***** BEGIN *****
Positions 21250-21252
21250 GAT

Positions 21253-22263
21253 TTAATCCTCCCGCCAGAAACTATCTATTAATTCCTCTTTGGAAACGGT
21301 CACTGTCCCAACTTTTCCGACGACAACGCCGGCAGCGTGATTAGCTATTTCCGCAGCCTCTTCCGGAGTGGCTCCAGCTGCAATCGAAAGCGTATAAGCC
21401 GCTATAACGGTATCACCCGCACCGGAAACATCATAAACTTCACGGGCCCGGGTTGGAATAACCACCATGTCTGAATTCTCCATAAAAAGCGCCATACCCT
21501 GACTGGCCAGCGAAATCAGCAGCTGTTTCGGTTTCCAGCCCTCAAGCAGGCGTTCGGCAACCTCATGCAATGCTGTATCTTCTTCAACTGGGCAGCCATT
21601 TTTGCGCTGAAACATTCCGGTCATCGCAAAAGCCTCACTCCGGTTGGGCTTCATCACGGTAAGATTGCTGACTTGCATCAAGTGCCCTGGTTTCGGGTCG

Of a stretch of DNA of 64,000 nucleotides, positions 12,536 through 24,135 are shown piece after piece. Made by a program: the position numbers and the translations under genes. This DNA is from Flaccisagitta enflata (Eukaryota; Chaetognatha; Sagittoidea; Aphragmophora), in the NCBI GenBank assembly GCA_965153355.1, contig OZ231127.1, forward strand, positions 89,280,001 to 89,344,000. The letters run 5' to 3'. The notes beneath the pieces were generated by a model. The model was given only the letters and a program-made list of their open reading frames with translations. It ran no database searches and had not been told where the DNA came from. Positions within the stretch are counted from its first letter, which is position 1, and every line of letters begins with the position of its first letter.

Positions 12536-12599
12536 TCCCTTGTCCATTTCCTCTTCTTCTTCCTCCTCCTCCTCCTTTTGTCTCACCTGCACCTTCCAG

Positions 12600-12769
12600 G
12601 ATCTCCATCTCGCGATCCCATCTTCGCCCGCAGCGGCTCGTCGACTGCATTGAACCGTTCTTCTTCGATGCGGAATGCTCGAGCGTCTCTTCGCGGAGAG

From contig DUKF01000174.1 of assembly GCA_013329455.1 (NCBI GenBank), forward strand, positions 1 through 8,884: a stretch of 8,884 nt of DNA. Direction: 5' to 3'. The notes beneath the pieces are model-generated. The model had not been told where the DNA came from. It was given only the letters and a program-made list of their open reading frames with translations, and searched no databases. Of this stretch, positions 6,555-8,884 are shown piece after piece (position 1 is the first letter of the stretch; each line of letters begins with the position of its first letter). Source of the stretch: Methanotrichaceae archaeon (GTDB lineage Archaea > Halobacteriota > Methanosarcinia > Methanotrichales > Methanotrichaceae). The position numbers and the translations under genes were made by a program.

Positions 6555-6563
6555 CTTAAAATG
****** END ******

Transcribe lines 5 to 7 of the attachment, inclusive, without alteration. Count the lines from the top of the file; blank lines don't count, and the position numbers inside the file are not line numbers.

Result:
21301 CACTGTCCCAACTTTTCCGACGACAACGCCGGCAGCGTGATTAGCTATTTCCGCAGCCTCTTCCGGAGTGGCTCCAGCTGCAATCGAAAGCGTATAAGCC
21401 GCTATAACGGTATCACCCGCACCGGAAACATCATAAACTTCACGGGCCCGGGTTGGAATAACCACCATGTCTGAATTCTCCATAAAAAGCGCCATACCCT
21501 GACTGGCCAGCGAAATCAGCAGCTGTTTCGGTTTCCAGCCCTCAAGCAGGCGTTCGGCAACCTCATGCAATGCTGTATCTTCTTCAACTGGGCAGCCATT